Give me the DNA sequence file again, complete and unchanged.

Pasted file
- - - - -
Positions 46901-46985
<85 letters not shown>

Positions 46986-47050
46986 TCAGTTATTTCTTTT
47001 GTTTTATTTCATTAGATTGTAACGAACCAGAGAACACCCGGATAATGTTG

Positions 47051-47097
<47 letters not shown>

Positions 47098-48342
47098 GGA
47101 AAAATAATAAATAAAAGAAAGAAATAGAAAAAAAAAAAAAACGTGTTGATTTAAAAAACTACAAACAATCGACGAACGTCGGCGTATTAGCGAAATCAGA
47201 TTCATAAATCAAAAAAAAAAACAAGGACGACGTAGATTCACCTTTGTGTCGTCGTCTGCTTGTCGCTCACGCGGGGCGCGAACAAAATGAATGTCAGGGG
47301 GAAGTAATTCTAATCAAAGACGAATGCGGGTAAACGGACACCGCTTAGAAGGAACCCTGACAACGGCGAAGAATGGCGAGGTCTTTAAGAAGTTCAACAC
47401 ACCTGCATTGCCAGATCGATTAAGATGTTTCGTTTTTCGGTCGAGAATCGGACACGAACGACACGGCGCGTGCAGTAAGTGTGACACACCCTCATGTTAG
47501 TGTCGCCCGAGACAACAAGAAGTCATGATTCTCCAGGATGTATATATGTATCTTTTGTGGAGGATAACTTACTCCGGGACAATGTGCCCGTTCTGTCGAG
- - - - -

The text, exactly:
Positions 46901-46985
<85 letters not shown>

Positions 46986-47050
46986 TCAGTTATTTCTTTT
47001 GTTTTATTTCATTAGATTGTAACGAACCAGAGAACACCCGGATAATGTTG

Positions 47051-47097
<47 letters not shown>

Positions 47098-48342
47098 GGA
47101 AAAATAATAAATAAAAGAAAGAAATAGAAAAAAAAAAAAAACGTGTTGATTTAAAAAACTACAAACAATCGACGAACGTCGGCGTATTAGCGAAATCAGA
47201 TTCATAAATCAAAAAAAAAAACAAGGACGACGTAGATTCACCTTTGTGTCGTCGTCTGCTTGTCGCTCACGCGGGGCGCGAACAAAATGAATGTCAGGGG
47301 GAAGTAATTCTAATCAAAGACGAATGCGGGTAAACGGACACCGCTTAGAAGGAACCCTGACAACGGCGAAGAATGGCGAGGTCTTTAAGAAGTTCAACAC
47401 ACCTGCATTGCCAGATCGATTAAGATGTTTCGTTTTTCGGTCGAGAATCGGACACGAACGACACGGCGCGTGCAGTAAGTGTGACACACCCTCATGTTAG
47501 TGTCGCCCGAGACAACAAGAAGTCATGATTCTCCAGGATGTATATATGTATCTTTTGTGGAGGATAACTTACTCCGGGACAATGTGCCCGTTCTGTCGAG